Persons with disability in Kosovo raising their voices

Updated: August 2021
A man using a wheelchair looks up at a presentation board with writing on it.

Written by Alan Wall and Brikena Avdyli, International Foundation for Electoral Systems


At the 2014 National Elections in Kosovo, the disability community was widely engaged in election observation for the first time, with 230 persons with disabilities deployed for the Disability Access Monitoring Mission. This observation mission was a part of IFES Kosovo’s USAID-funded project “Increasing Inclusion and Mitigating Violence in Electoral Processes”, and was implemented by IFES’s local partner, Kosovo Democratic Institute (KDI) in conjunction with a disabled persons’ organization (DPO) HandiKOS.


The opportunity to observe elections was an empowering experience for persons with disabilities who participated and who now felt included in the electoral process. However, for most of the estimated 200,000 persons with a disability in Kosovo the numerous barriers to their daily lives, such as the lack of quality healthcare, poor access to education and employment, lack of accessible infrastructure and information, and issues with social integration, are the higher priority issues. With the Kosovo media providing rare opportunities for raising disability issues, DPOs barely have their voices heard, and when they do, the focus has been on issues affecting daily lives, rather than the equally important rights to participate in all community decision-making.


To empower members of DPOs to raise their voices, KDI held six advocacy training workshops with persons with disabilities in six regional locations in Kosovo. These were attended by representatives of local DPOs from communities of persons with physical, visual, hearing and intellectual disabilities. The goal of the training was to equip the participants with advocacy tools and the skills to use mass media to raise the range of issues important to the disability community.


Through a one-day interactive program, a total of 150 participants learned about and practiced developing an advocacy strategy, organizing a press conference, and preparing a press release. With these skills, persons with disabilities will be able to influence the media to give a higher profile to disability issues, and to pressure public institutions into giving higher priority to their issues of concern. Currently, according to a representative of Down Syndrome Kosovo, any disability related news is the last to be considered for broadcast in local news programs. With the skills acquired in these trainings, DPOs will be working to change that.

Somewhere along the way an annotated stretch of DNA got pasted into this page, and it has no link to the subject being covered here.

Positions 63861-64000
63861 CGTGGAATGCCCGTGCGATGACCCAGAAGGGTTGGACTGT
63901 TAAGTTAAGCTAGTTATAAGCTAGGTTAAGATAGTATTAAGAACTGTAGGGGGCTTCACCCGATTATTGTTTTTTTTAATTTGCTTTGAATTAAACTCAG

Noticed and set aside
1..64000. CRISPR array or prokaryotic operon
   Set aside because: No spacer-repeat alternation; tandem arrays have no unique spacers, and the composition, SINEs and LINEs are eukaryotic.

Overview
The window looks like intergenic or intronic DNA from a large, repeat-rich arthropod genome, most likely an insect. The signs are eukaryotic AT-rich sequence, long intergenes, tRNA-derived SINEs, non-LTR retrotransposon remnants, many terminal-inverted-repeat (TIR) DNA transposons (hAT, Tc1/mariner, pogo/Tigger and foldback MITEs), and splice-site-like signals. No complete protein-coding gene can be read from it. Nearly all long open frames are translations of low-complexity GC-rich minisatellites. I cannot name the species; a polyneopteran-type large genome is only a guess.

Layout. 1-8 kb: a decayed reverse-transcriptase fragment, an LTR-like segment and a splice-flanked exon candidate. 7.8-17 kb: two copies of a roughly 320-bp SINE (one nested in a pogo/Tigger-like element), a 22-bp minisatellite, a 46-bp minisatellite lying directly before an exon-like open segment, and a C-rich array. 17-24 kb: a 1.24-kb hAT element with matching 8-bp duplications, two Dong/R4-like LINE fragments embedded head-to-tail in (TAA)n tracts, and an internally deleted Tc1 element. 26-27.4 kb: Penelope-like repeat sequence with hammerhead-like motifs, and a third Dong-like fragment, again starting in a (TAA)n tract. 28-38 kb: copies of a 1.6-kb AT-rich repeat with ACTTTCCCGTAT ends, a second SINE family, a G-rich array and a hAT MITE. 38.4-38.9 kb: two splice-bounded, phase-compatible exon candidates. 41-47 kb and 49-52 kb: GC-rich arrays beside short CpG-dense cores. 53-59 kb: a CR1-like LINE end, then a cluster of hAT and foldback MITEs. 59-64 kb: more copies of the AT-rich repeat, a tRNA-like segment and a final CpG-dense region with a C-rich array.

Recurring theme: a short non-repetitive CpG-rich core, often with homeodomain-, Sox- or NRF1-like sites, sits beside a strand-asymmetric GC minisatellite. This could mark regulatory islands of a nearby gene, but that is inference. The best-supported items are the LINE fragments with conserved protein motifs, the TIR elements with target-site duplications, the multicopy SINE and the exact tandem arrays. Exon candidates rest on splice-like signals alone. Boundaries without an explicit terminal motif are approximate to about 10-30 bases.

In addition to these advocacy trainings, the Election Access Working Group (EAWG), a multi-stakeholder group supported by IFES, engaged a media specialist to develop a handbook on how media can be used as an advocacy tool by disability communities. The EAWG is distributing this handbook to all DPOs in Kosovo. It provides advice to DPOs on issues such as how to develop and maintain relationships with journalists and how to structure their organizations to facilitate strong media relations. The handbook provides practical tips for getting disability related news published or broadcast in mass media.


The combination of the advocacy trainings and media handbook will strengthen Kosovo disability communities’ capacities to ensure that the public and policy-makers are aware of the issues they face, so that inclusion of persons with disabilities becomes a higher priority issue for Kosovo institutions.


About the authors:


Alan Wall, International Foundation for Electoral Systems (IFES) Chief of Party in Kosovo since September 2013, has 30 years of experience in electoral administration and as a democracy adviser. Mr. Wall has published widely on electoral issues, including as co-author of International IDEA’s Handbook of Election Management Design and a lead author for the ACE Project’s Electoral Encyclopedia in the fields of electoral management and voting operations.


Brikena Avdyli has been the Project Officer for Inclusiveness at IFES Kosovo since September 2014. Before that, she worked with local civil society organizations managing capacity building projects for persons with disabilities and youth. She holds a master’s degree in International Development from American University in Washington D.C.


Image credit: Kosovo Democratic Institute (KDI)